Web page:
Support » Localhost Installs » Adding WordPress a second time for a new domain with MAMP

  • Hi, I have 3 domains that I need to create websites for and I want to use WP for all three.
    The problem I’m faced with is how to install and set up WP so I can switch between the 3 projects.
    My knowledge is limited in this field and right now I’ve got MAMP and WP downloaded and ready to install. Could anyone walk me through what to do different from a typical install for and then how to add WP for and so on?
    I’m a member of and I’ve used the tutorial there for my initial install. It says to stay away from the default directory of htdocs and create a new one under user/sites but I don’t know if that should be done if I’m planning more than one install?
    Specifically what I’m wondering is when I go to install the second and third set of files do I put them in respective folders under ‘htdocs’ and edit the wp-config and wp-config files or just crete new wp-config and wp-admin files with respective names i.e. wpone-config, etc?
    Much appreciated!

Viewing 12 replies - 1 through 12 (of 12 total)
  • You can do this easily for up to three sites using’s desktopserver, or you can also follow these instructions (the not so easy way)

    Forgive my tagging on to your thread, jamiedefined, but I’m seeking to solve exactly the same problem so I hope anything I ask or say will also be helpful for you.

    The link was very helpful, thanks, and I now have three distinct sites under the local parent directory G:\WebDev\ each of which can consistently be accessed using Firefox 8.0 or MSI 6.0. (To test, I simply used three separate, random but vaguely relevant, web pages and saved them as index.htm in each of the three subdirectories.)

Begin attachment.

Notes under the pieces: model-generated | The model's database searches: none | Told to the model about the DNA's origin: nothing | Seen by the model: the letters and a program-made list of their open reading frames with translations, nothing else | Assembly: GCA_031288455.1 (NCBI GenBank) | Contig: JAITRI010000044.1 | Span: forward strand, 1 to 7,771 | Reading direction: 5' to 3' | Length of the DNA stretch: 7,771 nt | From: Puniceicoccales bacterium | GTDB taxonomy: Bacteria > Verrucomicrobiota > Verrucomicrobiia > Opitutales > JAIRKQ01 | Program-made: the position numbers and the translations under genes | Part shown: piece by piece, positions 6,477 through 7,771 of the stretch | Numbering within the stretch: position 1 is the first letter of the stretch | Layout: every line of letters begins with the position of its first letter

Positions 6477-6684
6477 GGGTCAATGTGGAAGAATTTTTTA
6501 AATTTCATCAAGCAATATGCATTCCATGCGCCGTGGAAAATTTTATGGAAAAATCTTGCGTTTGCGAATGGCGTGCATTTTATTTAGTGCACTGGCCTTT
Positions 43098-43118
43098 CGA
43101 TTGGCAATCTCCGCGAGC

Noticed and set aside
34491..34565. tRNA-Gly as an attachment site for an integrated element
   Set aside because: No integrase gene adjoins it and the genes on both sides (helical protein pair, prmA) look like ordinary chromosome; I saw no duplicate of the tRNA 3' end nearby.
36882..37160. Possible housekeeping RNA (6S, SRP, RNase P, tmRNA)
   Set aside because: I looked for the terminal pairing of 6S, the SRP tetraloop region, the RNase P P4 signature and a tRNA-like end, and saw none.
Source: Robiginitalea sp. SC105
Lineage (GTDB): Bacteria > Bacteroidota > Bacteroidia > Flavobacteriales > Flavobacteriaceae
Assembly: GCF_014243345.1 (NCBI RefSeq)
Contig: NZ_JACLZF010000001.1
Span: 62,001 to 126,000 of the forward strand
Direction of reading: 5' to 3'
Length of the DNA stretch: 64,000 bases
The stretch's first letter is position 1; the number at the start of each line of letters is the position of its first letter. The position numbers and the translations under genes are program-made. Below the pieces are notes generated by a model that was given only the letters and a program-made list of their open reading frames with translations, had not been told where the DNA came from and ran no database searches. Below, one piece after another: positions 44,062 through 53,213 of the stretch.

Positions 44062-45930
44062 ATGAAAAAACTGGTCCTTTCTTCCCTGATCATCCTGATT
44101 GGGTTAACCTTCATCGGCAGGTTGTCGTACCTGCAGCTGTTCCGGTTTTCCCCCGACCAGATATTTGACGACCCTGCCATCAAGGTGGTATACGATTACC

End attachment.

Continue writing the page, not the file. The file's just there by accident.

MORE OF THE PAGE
However, what I’m not clear about yet is how I use a single WordPress 3.2 installation (at G:\WebDev\xampp\htdocs\wordpress) and a single copy of MYSQL to manage these three (or more) entirely separate installations. I presume that in the case of the DBMS it would be best to set up a separate database for each local web site and although that’s straightforward enough to do I can’t see anything on the WordPress main dashboard that allows switching sites or switching DBs.

    Rooting around I’ve come across the WP Multisite mapping tutorial but that seems to be a case of handling internet-based subdomains rather than what I need. In the plugin directory, under the tag multisite, there’s some possible plugins such as the Networks for WP and the WP Multisite Dashboard widget although again these seem peripheral, if I understand their use correctly.

    Essentially all I’m trying to do is the equivalent of opening a word processor and using it to create or edit a range of disparate and entirely unconnected documents.

    I imagine I’m just missing something obvious and simple but any pointers or other help would be much appreciated.


    Not quite sure I follow the last part about documents. Is it that you wish to work on entirely separate wp sites on your local box or ???